Prime Minister Benjamin Netanyahu and President Reuven Rivlin both directly addressed — and sought to downplay — rape allegations made against slain far-right cabinet minister Rehavam Ze’evi on Tuesday, at memorial services in Jerusalem to mark 15 years since his murder by Palestinian terrorists.
The rape claims against Ze’evi recently made by women who served under him in the army “cannot be proven,” Netanyahu said during the ceremony at the Mount Herzl National Military Cemetery.
Netanyahu said allegations of misdeeds, including rape and intimidation, should not tarnish the reputation of the late minister.
“Gandhi is not here to defend himself. The right to a good name is a basic right for the living and, just as much so, for the dead,” the prime minister said, using Ze’evi’s nickname. “There is a cloud above Gandhi, but on the ground there is a legacy of achievement and action for the state, and for all this we all have to be thankful.”
Ze’evi was a member of pre-state Palmach military force and fought in the War of Independence. Following the establishment of the State of Israel he became an officer in the Israel Defense Forces, eventually reaching the position of commander of the army’s Central Command.
Entering politics following his retirement from the IDF, Ze’evi established the Moledet party, a small far-right party known primarily for advocating for the voluntary transfer of Palestinians out of the West Bank. At the time of his murder, Ze’evi was tourism minister in the government of late prime minister Ariel Sharon, another famed former general.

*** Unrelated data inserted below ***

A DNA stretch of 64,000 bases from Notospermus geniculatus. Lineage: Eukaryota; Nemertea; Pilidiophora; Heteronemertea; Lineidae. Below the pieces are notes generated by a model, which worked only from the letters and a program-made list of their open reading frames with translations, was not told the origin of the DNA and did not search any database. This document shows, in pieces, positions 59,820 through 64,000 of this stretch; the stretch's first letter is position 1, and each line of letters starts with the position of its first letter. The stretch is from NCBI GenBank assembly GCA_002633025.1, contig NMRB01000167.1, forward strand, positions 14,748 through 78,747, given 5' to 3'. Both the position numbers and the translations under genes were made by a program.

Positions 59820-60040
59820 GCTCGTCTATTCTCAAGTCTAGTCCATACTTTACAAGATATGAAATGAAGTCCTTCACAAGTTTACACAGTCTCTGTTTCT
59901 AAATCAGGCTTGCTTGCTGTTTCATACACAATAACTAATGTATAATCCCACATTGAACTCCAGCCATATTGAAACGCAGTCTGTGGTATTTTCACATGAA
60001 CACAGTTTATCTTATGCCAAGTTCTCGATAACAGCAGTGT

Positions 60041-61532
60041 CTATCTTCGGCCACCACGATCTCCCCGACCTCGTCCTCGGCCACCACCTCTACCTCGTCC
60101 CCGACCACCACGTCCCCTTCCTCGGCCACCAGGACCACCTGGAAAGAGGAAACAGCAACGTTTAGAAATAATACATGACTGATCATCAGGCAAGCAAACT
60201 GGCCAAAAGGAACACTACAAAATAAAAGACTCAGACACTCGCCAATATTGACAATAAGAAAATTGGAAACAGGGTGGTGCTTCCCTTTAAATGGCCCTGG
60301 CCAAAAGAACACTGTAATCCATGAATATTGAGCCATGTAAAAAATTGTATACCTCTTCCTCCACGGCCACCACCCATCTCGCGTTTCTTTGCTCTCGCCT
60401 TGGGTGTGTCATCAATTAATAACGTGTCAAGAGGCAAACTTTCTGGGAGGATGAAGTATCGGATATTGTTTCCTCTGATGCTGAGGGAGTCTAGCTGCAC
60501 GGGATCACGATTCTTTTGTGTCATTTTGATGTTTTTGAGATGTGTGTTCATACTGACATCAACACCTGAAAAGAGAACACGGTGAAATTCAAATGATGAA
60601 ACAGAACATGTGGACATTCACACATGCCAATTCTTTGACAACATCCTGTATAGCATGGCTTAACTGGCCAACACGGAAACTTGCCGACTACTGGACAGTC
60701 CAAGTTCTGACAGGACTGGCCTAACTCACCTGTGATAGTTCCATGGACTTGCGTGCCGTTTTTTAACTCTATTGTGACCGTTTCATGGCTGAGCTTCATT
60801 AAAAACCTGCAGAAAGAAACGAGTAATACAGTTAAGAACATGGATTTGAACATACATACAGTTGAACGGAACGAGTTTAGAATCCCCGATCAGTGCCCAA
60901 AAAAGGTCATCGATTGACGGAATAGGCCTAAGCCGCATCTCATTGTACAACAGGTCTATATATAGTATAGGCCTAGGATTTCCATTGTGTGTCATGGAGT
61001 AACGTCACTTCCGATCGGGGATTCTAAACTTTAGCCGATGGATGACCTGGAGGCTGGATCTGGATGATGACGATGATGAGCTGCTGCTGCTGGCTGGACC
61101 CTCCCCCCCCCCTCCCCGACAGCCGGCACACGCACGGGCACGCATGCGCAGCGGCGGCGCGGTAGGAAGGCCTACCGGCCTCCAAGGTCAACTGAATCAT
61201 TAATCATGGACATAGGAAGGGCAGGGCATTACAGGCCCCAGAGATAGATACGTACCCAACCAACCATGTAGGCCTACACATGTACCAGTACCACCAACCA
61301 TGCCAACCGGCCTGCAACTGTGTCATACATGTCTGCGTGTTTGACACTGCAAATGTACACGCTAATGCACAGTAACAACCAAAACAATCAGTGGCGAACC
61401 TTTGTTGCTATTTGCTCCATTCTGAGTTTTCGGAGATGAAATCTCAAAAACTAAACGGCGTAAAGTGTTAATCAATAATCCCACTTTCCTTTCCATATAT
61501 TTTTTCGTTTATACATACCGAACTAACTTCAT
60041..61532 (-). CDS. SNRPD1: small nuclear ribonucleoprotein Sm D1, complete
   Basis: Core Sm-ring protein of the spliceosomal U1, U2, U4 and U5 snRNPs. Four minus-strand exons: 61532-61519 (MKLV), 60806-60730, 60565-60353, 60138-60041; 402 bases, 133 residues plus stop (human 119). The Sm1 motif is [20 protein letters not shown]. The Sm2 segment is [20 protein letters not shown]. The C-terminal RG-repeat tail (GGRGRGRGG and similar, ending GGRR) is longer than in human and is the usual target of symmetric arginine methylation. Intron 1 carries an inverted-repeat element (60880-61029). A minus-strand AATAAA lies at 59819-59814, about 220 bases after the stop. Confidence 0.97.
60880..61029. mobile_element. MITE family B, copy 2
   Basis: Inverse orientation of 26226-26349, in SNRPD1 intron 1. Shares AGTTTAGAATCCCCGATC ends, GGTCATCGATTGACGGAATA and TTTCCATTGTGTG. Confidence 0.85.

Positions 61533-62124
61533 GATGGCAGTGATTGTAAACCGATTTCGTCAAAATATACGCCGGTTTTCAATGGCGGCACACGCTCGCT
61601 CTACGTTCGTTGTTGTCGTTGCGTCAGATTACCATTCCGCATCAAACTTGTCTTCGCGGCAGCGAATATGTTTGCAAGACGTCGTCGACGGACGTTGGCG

On October 17, 2001, Ze’evi was assassinated by Palestinian terrorists from the Popular Front for the Liberation of Palestine at the Hyatt hotel in Jerusalem.
In a recent edition of the Israeli television show “Uvda” (Fact), Israel’s version of “60 Minutes” hosted by investigative reporter Ilana Dayan, numerous women accused Ze’evi of raping them while he was a commander in the IDF.
Echoing Netanyahu, President Reuven Rivlin also told attendees at the ceremony that while the claims against Ze’evi had been hard to hear, it must be remembered that “the dead do not have the ability to clear their names and cannot protest against the staining of their honor and their memory.”
Despite the recent claims, Rivlin said that Ze’evi must still be remembered for all he did “in the defense of the state, in building the state, and his devotion” to Israel.
The Knesset later Tuesday held a memorial service for Ze’evi. Dozens of opposition members boycotted the service, citing the rape allegations.
Meretz MK Michal Rozin said she would not “take part in the warping of history,” according to Hebrew media. “It’s shameful that that the plenum is honoring a man whose actions are contrary to the basic values of a civilized society.”
Opposition leader Isaac Herzog also spoke at the plenum, telling Ze’evi’s relatives that he would continue to offer his condolences despite the “serious and difficult” accusations.
Herzog urged the government to reevaluate the naming of a memorial at the Sha’ar Hagai junction on the Jerusalem-Tel Aviv highway for the slain minister.
Palmach Ze’evi, the minister’s son, speaking at Mount Herzl, slammed Ilana Dayan, according to the Hebrew-language Walla news site. Ze’evi called Dayan “an evil woman” for providing an outlet for the charges against his father to be aired, when he could not defend himself against them.